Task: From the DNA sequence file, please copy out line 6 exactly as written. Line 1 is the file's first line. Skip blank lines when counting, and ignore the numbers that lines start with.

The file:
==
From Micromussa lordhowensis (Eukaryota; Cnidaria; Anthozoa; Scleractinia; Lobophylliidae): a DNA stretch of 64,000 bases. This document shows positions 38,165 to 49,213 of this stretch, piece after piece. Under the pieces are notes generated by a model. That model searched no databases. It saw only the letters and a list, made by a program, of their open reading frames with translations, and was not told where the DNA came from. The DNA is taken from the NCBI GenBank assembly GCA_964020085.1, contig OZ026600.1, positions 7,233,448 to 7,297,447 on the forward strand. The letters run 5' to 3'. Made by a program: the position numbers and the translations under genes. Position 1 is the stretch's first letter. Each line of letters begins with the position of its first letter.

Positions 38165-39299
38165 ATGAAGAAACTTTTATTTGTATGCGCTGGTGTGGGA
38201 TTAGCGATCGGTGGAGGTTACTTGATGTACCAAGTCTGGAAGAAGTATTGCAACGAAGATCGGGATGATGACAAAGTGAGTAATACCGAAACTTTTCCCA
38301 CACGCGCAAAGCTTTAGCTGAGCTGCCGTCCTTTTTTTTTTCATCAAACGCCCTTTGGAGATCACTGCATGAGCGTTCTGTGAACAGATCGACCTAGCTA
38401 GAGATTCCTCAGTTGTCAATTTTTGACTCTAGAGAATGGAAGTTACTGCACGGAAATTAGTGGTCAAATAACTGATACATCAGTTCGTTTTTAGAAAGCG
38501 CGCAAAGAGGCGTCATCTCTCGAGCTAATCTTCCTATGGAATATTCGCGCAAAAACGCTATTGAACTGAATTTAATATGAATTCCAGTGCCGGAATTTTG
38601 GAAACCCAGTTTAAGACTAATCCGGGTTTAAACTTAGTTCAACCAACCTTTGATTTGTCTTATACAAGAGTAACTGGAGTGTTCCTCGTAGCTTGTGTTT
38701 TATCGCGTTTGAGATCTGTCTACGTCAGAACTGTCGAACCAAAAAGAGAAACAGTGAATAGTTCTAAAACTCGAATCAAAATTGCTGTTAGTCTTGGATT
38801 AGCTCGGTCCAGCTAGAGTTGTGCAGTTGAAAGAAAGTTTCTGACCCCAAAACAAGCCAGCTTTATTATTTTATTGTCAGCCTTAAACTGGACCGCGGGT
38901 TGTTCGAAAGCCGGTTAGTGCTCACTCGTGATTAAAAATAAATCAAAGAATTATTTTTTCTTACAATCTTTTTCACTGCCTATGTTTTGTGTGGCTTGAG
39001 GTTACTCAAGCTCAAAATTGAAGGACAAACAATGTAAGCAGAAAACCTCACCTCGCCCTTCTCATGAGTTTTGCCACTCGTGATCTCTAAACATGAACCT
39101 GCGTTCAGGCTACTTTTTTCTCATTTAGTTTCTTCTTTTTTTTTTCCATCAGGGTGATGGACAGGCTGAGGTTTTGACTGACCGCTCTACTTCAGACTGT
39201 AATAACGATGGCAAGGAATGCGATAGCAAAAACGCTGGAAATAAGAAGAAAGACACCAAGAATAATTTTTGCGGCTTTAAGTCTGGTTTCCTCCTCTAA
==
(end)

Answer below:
38401 GAGATTCCTCAGTTGTCAATTTTTGACTCTAGAGAATGGAAGTTACTGCACGGAAATTAGTGGTCAAATAACTGATACATCAGTTCGTTTTTAGAAAGCG